A still photograph of a moving subject has always held a certain fascination. Perhaps the most notable photographer who was interested in freezing time is the English photographer Edward Muybridge (April 1830 – 8 May 1904). Muybridge is best known for his pioneering work on animal locomotion in 1877 and 1878, which used multiple cameras to capture motion in stop-motion photographs, and his zoopraxiscope, a device for projecting motion pictures that pre-dated the flexible perforated film strip used in cinematography. A feature length documentary of muybridge’s work can be watched below:
Even though Edward Muybrige showed us the frozen moment nearly a century and half ago, the equipment and skills have been out of the reach or most photographers until recent times.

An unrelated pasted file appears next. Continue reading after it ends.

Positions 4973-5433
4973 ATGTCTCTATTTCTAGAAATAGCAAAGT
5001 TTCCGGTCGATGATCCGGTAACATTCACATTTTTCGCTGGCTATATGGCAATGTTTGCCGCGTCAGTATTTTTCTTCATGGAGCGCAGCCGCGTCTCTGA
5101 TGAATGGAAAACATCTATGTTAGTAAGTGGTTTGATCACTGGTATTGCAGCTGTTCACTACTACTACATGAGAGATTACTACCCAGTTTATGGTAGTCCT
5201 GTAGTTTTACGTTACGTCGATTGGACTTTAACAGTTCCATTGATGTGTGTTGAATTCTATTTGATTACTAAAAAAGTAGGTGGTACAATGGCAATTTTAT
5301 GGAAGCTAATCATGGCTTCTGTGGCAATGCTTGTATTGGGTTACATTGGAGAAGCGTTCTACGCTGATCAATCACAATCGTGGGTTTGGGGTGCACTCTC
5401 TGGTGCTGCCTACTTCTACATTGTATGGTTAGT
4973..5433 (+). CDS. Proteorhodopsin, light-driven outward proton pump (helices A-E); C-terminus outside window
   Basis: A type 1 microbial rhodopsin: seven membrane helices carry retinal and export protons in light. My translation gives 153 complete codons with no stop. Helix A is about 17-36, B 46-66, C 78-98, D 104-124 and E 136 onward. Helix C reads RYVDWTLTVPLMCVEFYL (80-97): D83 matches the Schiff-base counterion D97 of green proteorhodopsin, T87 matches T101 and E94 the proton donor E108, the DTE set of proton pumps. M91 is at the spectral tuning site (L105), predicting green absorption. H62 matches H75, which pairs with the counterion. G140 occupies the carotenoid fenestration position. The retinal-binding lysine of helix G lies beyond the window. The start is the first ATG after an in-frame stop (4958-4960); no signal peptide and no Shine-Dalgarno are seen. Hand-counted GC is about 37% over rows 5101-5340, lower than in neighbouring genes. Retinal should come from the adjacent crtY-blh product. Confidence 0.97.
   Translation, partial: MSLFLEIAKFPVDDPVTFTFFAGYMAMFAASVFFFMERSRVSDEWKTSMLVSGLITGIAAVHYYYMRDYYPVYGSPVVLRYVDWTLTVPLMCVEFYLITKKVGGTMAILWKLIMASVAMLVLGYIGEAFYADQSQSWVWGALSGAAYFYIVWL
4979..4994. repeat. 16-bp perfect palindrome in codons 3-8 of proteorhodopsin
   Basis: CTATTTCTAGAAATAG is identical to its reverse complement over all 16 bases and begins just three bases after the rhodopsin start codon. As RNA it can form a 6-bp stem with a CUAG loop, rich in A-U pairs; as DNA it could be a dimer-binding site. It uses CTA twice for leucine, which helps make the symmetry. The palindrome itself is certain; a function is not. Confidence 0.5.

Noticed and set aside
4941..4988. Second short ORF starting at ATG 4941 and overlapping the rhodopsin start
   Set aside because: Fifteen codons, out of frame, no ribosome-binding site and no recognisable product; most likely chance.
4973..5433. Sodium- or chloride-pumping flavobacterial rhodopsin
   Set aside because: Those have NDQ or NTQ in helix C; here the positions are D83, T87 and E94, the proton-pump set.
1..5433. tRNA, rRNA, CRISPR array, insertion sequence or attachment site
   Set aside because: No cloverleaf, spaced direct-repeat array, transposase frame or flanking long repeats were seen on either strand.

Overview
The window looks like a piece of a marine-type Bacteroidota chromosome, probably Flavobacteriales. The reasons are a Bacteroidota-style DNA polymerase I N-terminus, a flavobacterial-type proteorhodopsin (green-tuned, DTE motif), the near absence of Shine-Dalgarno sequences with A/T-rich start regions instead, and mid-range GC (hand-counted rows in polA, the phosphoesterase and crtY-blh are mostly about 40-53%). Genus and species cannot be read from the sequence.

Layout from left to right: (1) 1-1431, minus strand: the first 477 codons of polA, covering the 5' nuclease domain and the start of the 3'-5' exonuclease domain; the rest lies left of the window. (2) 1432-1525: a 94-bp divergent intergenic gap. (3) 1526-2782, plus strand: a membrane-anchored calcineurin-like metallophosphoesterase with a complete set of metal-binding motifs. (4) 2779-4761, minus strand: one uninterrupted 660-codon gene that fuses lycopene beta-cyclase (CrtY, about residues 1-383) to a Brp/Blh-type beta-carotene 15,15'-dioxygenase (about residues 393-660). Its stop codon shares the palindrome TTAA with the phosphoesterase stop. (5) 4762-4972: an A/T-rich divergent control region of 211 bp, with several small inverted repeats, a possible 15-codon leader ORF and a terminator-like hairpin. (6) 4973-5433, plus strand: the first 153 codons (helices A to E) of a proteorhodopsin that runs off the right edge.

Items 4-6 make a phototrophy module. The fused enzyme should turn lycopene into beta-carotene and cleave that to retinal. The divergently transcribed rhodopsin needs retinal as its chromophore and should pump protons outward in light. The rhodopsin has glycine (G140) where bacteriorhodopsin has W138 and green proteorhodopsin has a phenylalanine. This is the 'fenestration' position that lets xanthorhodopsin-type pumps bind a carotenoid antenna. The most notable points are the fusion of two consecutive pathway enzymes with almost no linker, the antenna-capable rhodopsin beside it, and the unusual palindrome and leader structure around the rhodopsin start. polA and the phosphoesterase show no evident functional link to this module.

Perhaps the most difficult photographic technical skill, until recently, has been the ability to freeze fast moving subjects and it has been a craft that is normally left to experienced professional photographers or skillful amateurs using the most expensive DSLR cameras. Sony, however, has now made it easy for entry level Alpha and RX owners to track and freeze fast moving subjects with its technology it calls 4D focus. The latest Sony Alpha mirrorless and RX cameras are more than up to the task of tracking and freezing fast moving action. It is all a question of choosing the appropriate settings. In a recent movie tutorial I share the settings I use for reliably sharp images.